The Illinois PGA Championship dates back to 1922, but rarely has a tournament like the one Andy Mickelson won on Wednesday at the Ivanhoe Club.
Mickelson, the golf director of Mistwood in Romeoville, was the only player to complete the 54 holes under par. He was at 3 under 213. That was the highest score he had ever had since Mike Smalls 2-over was good enough at the 2003 Royal Melbourne performance at Long Grove.
A 36-hole score of 16-over-par was good enough to qualify for the final round, and 7-over was all it took to hit the top 10 and get a spot in the PGA National Secure Professionals Championship in Texas next year.
With the title at stake in the final round, only seven of the 62 players were able to reach par, with Jim Billiter, Ivanhoe’s new chief pro, and Steve Gillie of Randall Oaks with 2 under 70.
“It’s a tour quality golf course,” said Jim Sobb, Ivanhoe Golf Director and three-time IPGA Champion. “You can’t rest on this course. There is no breather.”
The finalists would not deny that. Ivanhoe, designed by the late Chicago architect Dick Nugent, has hosted the PGA’s Korn Ferry Tour events three times but never hosted the Illinois PGA Championship.
Ivanhoe opened in 1991.
Mickelson is not a conventional champion. He turned pro briefly after successfully competing in amateur events in Chicago, then regained his amateur status after entering the business world with a packaging company.
The late Mistwood owner Jim McWethy convinced Mickelson to return to golf on his course, which has become one of Chicago’s most popular public establishments.
Chaussard, instructor at Skokie Country Club, had a 1-shot lead over Mickelson, who made it to the finals.
Chaussard got off to a bad start, shooting 76, while Mickelson had his third 71 in a row. Second place went to Chaussard’s 60-year-old Kurt Rogers from Forsyth, USA. He is a former trainer at Millikin University in Decatur.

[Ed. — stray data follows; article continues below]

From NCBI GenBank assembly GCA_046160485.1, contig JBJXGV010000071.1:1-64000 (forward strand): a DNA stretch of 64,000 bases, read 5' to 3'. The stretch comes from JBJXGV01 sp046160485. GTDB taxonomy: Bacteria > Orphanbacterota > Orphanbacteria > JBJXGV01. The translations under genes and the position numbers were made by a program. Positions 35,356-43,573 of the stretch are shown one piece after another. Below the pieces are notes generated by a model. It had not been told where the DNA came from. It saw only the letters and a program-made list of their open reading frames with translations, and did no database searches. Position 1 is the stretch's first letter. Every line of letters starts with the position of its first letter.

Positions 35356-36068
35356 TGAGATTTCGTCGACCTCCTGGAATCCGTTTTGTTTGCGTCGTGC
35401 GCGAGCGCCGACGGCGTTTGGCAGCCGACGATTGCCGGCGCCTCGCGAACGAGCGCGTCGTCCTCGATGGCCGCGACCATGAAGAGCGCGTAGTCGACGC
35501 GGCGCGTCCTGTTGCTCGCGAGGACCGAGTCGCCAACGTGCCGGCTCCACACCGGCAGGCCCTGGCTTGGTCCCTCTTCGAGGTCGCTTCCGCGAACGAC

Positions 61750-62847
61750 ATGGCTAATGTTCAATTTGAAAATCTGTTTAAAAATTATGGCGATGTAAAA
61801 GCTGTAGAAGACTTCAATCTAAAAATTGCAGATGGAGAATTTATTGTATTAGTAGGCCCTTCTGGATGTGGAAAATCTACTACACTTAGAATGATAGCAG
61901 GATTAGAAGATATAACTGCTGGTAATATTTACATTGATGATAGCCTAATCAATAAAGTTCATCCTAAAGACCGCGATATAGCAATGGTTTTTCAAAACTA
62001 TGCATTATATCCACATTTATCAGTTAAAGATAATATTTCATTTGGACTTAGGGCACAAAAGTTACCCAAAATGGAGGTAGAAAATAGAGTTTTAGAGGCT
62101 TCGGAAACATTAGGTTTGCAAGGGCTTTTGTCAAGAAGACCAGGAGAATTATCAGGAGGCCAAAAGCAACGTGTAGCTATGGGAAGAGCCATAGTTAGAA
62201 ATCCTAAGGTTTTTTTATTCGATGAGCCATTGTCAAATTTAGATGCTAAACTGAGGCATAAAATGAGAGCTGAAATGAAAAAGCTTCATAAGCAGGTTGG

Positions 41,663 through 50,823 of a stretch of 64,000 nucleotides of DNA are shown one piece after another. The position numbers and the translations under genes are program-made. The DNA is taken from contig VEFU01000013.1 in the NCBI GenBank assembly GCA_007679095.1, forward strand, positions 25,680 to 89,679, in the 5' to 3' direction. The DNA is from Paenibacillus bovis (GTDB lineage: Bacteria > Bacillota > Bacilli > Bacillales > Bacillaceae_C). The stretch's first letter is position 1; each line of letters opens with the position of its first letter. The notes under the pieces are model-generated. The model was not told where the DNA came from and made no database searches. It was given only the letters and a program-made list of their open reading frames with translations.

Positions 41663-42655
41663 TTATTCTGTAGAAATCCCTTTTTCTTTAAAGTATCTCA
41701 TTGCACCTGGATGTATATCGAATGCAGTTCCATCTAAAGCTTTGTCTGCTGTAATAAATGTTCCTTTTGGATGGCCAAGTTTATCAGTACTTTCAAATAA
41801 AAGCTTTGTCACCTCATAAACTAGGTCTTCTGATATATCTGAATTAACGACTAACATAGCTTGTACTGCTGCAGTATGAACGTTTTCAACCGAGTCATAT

The final lap, however, belonged to Mickelson. He was in charge from the third hole and won first prize of $ 8,160 by a 4-stroke lead.
“I might have hit every green but two,” he said. “That was as good as I’ve played for the past two days, from tee to green, for a long time. I was in control of my golf ball and when I have that I can hit anyone.”
The tournament was not without controversy. A two-hour rain delay late Tuesday halted the game and IPGA officials decided to bring the players back to the field after the rain had subsided. Contrary to the protocol, they were not allowed to warm up on the practice area.
Back on the pitch, they played just 30 minutes before the match day was announced. Round 2 had to be completed before the final round could begin on Wednesday.
There were a number of players who didn’t like this and it certainly didn’t help Small as they were heading for their 14th title in the event.
The 55-year-old head coach of the University of Illinois men’s team made it to 15th place just before Tuesday’s game was suspended to take the lead. As it went on, he finished his round double bogey-bogey-quadruple bogey, and that shaky game carried over to Wednesday when he did a triple-bogey on his first hole.
Small, three-time champion of the PGA National Professionals Championship, regrouped afterwards and finished in seventh place.